Deluge in the Desert: Severe Flash Floods Hit Chile

March 6, 2019 | Created by: Andreas Klippe

In my previous article, we have went over the severe snowstorm that froze one third of US in January 2019. Simultaneously during that month, South America has been going through a same tough time as it battled severe flash floods and extreme wildfires.

According to Bloomberg, $8 billion was spent by the Chilean government on disaster relief in the past decade due to repeated quakes, volcanoes, landslides, fires and floods.
Chile and Peru didn’t escape nature’s wrath as extreme weather battered the parts of the countries with floods and wildfires.
Chile and Peru didn’t escape nature’s wrath as extreme weather battered the parts of the countries with floods and wildfires.

Being a small country, rehabilitation to damages after disasters are a heavy burden to Chile. Also due to its geographical location, the country is frequented with all sorts of natural disasters.

Being a small country, rehabilitation to damages after disasters are a heavy burden to Chile. Also due to its geographical location, the country is frequented with all sorts of natural disasters.

But due to the continuous warming of the Pacific Ocean, the rains have been heavier than usual. Global warming is also believed to heavily contribute to the not-so-strange, but more extreme forest fires, especially during summer.

Bloomberg noted that climate change and a growing forestry sector are factors which push the Chilean government to pour more resources into fire-fighting.

Flash floods devastate the North

Normally one of the driest place on Earth, northern Chile was pummeled with heavy torrential rains in January taking lives and sweeping away houses and roads.

Rains in the world’s longest mountain range, the Andes Mountains have led to water pouring down into the Atacama Desert, considered as the world’s driest desert, and reactivating a 60 m (196 ft) waterfall that had run dry for a decade.

A “Zone of Emergency” was declared by the country’s President Sebastián Piñera, after the extreme downpour devastated El Loa province. The National Emergency office said that the flooding has caused six deaths and destroyed nearly 100 homes.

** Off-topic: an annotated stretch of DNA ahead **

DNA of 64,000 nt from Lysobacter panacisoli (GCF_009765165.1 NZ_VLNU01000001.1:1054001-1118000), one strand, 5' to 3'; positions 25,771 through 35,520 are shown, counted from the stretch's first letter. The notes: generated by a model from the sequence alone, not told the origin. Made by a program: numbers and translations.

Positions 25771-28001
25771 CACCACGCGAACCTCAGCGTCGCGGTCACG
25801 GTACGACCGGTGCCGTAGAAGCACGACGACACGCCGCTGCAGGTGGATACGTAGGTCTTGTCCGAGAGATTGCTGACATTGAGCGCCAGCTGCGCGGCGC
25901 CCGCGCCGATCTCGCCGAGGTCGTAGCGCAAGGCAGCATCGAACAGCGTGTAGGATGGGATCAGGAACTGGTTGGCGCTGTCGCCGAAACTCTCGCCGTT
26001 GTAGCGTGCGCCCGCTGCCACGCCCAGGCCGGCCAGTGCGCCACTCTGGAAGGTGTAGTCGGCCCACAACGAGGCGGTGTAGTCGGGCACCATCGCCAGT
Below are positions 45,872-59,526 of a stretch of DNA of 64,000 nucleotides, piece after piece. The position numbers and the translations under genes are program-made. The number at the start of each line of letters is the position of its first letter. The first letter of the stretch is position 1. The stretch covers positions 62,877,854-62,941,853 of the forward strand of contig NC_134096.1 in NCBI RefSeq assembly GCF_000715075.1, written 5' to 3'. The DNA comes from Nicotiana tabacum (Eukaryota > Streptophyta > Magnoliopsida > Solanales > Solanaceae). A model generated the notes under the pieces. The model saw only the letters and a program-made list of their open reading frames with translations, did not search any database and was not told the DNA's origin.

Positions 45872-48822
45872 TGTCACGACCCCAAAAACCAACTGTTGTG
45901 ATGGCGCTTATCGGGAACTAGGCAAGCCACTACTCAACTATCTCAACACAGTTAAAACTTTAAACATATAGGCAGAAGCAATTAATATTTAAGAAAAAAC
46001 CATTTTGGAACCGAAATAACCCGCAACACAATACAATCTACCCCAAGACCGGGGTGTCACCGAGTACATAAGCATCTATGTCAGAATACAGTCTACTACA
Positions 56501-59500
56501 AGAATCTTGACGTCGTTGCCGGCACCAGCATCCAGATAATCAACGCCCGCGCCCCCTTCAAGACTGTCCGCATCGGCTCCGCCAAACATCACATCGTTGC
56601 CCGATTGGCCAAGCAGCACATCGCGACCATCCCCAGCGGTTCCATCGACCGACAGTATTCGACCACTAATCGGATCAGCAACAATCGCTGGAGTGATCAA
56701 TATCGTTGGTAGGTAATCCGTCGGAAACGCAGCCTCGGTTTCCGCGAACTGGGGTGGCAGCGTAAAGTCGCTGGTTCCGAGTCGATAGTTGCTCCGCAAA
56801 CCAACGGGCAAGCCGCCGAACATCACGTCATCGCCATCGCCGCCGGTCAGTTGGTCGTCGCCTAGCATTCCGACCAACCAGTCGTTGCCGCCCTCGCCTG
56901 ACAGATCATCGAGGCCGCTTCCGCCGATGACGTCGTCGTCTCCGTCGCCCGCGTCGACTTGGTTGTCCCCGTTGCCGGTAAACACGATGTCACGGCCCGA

A car is trapped in mud in Chuquicamata, Chile.
A car is trapped in mud in Chuquicamata, Chile.

Around 37,000 people in the town of Calama were also left without usable water supply for four days while more than a hundred homes were heavily damaged in the tourist resort of San Pedro de Atacama.

A similar incident occurred in 2015, wherein unusually heavy thunderstorms also brought torrential rains to the Atacama Desert. The flooding and mudslide took the lives of at least 24 people and nearly 140 missing.
A man clinging to a security line to cross the street.
A man clinging to a security line to cross the street.

Nearby Peru was also affected with the heavy rains causing a hotel to collapse and killing 15 people.

Heat wave and wildfires engulf the South

While it had been pouring hard up north, southern Chile saw a prolonged drought and record breaking high temperatures which fed 4,645 fires that raged through 59,122 hectares (146,000 acres) of land.

Forest fires aren’t strangers to the country. In fact, these fires are a regular feature of summers in Chile. In the early months of 2017, Chile saw its worst fire disaster in 50 years which resulted to 11 fatalities, the destruction of about 1,500 houses and 580,000 hectares (1.4 million acres) of land.
Forest fires are common in Chile during the summer.
Forest fires are common in Chile during the summer.

Chile’s agriculture minister Antonio Walker said,

We are expecting 70,000 hectares to burn [from 1 July 2018 until 1 July 2019] on the basis of high temperatures, quite strong winds and comparatively low humidity,

Walker also noted that this year’s weather forecast for the country is favourable to wildfires. However, a scientist at the University of Barcelona said that the government’s warning was more likely to urge people to behave responsibly this summer.

Nonetheless, despite the impossibility of directly attributing the occurrence of frequent wildfires to climate change, experts said that global warming does help fuel conditions that incite forest fires.

My question for you …

How do you think can countries, especially those which are vulnerable to extreme weather events, adapt to the effects of climate change?